Drop shot!

More ex­pats in China are par­tic­i­pat­ing in ping-pong

Global Times – Metro Shanghai - - FRONT PAGE -

Be­sides pro­fes­sional tour­na­ments, Shanghai Hur­ri­cane also provides a home-base for av­er­age or be­gin­ner-level English-speak­ing table ten­nis play­ers. It cur­rently has 76 of­fi­cial mem­bers but con­tin­ues to grow as word gets around.

The Global Times re­cently caught up with some for­eign table ten­nis lovers to ask what draws them to a sport that has tra­di­tion­ally been dom­i­nated by the Chi­nese, their im­pres­sions of the sport and who their fa­vorite play­ers are.

Manu, Spain

I am a fan of ten­nis back in Spain. I picked up table ten­nis while study­ing Chi­nese lan­guage in Bei­jing two years ago. In Bei­jing, peo­ple al­ways play table ten­nis and in­vited me to play with them. It is quite chal­leng­ing to play against Chi­nese. I lose al­most all the time. In Spain, few peo­ple play table ten­nis; there may be clubs in larger cities but no clubs in smaller cities. So I think it is quite un­der­stand­able that Chi­nese al­ways win. There is a large pop­u­la­tion play­ing the game. I think Chi­nese are the best of the best.

Eric, Ger­many

I have been play­ing table ten­nis for over 10 years now. I started play­ing table ten­nis after I was in­flu­enced by some friends. I had a lot of fun play­ing and I kept play­ing in my free time. In Ger­many, table ten­nis is re­ally devel­oped. We have some big play­ers like Timo Boll. It feels re­ally cool to play table ten­nis in China, be­cause there are a va­ri­ety of play­ers with dif­fer­ent styles. You can play against some­one who is not bet­ter than you but still you have no chance against, sim­ply be­cause he has such unique style. My fa­vorite Chi­nese player is Xu Xin. I like his style. he is very creative. My fa­vorite for­eign player is Boll. He has been the best player in Ger­many for 10 years. I think it is de­served that China is dom­i­nat­ing this game. The Chi­nese work re­ally hard. But Ja­panese play­ers are also do­ing great. I think the next few years will be more ex­cit­ing.

James, the UK

I have been play­ing table ten­nis for over 20 years. I won a small table ten­nis com­pe­ti­tion in Eng­land when I was 11 and have been play­ing ever since. I now live in Qing­dao of East China’s Shan­dong Prov­ince, but travel all around China for work. Be­fore I came to China, I al­ways used to watch videos of three-time World Cham­pion Wang Liqin. In 2006 I was very lucky to have the chance to play a short game with Wang Liqin at an event in Shanghai. I asked him how long he trains for each day and was im­pressed by his an­swer: that he trains al­most eight hours per day. My fa­vorite table ten­nis player is Ma Lin; I love his style and in par­tic­u­lar his pas­sion for the game. I think China’s dom­i­na­tion is good in a sense, but I also hope they will have more com­pe­ti­tion in the fu­ture, like they used to do with leg­endary Swedish play­ers Jor­gen Pers­son and in par­tic­u­lar Jan-Ove Wald­ner (“Lao Wa” in Chi­nese). After play­ing table ten­nis with Wang Liqin and also com­ing in sec­ond for a com­pe­ti­tion spon­sored by a Chi­nese com­pany sev­eral years ago, it’s now hard for me to leave.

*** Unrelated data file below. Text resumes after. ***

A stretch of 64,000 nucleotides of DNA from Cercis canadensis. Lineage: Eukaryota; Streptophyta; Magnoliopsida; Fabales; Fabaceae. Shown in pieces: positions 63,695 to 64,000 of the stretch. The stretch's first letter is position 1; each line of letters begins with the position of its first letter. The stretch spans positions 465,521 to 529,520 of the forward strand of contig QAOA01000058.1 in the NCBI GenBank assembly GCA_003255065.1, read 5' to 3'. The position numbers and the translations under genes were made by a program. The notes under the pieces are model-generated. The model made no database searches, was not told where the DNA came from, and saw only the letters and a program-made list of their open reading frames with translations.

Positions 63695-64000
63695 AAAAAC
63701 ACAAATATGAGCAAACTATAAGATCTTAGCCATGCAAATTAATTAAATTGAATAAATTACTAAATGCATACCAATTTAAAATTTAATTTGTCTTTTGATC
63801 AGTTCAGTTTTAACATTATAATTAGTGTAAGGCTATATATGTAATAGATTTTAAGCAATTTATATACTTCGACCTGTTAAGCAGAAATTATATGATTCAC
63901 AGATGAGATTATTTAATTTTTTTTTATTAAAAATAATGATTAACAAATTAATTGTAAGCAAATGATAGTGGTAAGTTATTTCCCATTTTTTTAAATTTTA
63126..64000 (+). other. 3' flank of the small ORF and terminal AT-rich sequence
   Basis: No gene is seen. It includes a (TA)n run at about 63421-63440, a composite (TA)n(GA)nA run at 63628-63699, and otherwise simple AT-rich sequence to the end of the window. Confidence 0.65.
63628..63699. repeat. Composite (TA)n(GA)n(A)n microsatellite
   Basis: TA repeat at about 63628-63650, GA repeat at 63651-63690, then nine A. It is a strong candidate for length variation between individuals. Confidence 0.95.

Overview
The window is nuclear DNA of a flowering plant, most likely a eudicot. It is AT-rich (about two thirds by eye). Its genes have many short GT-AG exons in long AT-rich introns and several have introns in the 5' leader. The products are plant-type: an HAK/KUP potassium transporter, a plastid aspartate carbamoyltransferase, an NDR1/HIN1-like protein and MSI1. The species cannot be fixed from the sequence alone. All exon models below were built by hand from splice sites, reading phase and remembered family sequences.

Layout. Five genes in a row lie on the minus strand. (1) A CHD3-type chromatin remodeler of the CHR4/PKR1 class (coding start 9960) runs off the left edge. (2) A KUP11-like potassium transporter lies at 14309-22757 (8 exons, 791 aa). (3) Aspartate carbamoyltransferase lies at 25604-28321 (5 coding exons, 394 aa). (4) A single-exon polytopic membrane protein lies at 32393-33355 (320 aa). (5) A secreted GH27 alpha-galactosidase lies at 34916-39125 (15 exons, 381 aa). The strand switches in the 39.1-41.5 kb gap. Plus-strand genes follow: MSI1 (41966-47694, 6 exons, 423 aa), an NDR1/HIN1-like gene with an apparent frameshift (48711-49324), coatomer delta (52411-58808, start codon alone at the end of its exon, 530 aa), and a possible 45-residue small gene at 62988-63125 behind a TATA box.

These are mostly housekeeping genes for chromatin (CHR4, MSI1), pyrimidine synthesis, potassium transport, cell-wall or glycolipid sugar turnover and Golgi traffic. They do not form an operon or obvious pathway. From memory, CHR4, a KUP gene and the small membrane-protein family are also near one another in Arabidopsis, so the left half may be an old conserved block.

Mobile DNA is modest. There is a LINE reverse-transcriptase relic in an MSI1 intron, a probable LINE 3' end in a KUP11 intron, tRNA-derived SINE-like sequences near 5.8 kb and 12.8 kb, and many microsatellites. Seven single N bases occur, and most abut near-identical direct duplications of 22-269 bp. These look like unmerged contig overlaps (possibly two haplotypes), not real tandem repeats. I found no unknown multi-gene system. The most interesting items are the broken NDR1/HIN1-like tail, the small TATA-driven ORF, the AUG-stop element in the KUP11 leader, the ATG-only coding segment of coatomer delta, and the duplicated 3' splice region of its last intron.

Huseyin, Turkey

I started play­ing table ten­nis in grade five and have been play­ing on my school team since then. I thought I played quite well un­til I came to China. Table ten­nis is a na­tional game in China, which provides a good en­vi­ron­ment to train and prac­tice. It may sound cliché, but my fa­vorite table ten­nis player is Ma Long. I know many other peo­ple like him as well. I think it is good for China to dom­i­nate in this game. For a country that puts so much em­pha­sis on table ten­nis, it is normal for it to sweep all the medals.

Dy­lan, the US

I was born in up­state New York, and then moved to Guangzhou of South China’s Guang­dong Prov­ince for ele­men­tary school. Next, I moved to Shanghai for my mid­dle and high school years. I started play­ing table ten­nis in mid­dle school, and started tak­ing it more se­ri­ously in high school. I played on the NYU Table Ten­nis Team and co-cap­tained and managed the team. A lot of for­eign­ers ex­pect Chi­nese play­ers to just nat­u­rally be good. I think this is a kind of stereo­type. When­ever I go to a ten­nis club, usually I see all Chi­nese peo­ple. When a for­eigner comes in they are in­tim­i­dated at first. They as­sume all Chi­nese are pros. Even in New York, which has a large Asian pop­u­la­tion, the stereo­type ex­ists. When­ever we play and after we fin­ish they ask, “Oh did you train in one of those fa­mous sports schools in China?” They think all Chi­nese train in sports school and that no­body here has a good ed­u­ca­tion be­cause we fo­cus on table ten­nis all the time. But ob­vi­ously that’s not true.

As for China’s dom­i­na­tion in this sport, I think it’s good and bad. It’s good in a sense that, be­cause China is the best they re­ally have a goal to work for. When­ever a for­eign player beats a Chi­nese player it is considered a huge deal. Ev­ery­one goes crazy. But at the same time it kind of gets bor­ing. Be­cause at the end of most for­eign tour­na­ments, it’s al­most al­ways two Chi­nese play­ers, even in the Olympics. There used to be three play­ers for each country but now they cut it down to two be­cause China dom­i­nates too much. In a sense that’s kind of un­fair to China. If China has the ta­lent, why shouldn’t they be able to play. Then it kind of becomes un­fair to the rest of the world. So I can see both sides of it.

Photo: FP

A for­eign man plays ping-pong.

Pho­tos: Lu Ting/GT

(Main) Ping-pong en­thu­si­asts play at table ten­nis club Shanghai Hur­ri­cane.

Eric Huseyin Dy­lan

James (left) and Wang Liqin Manu

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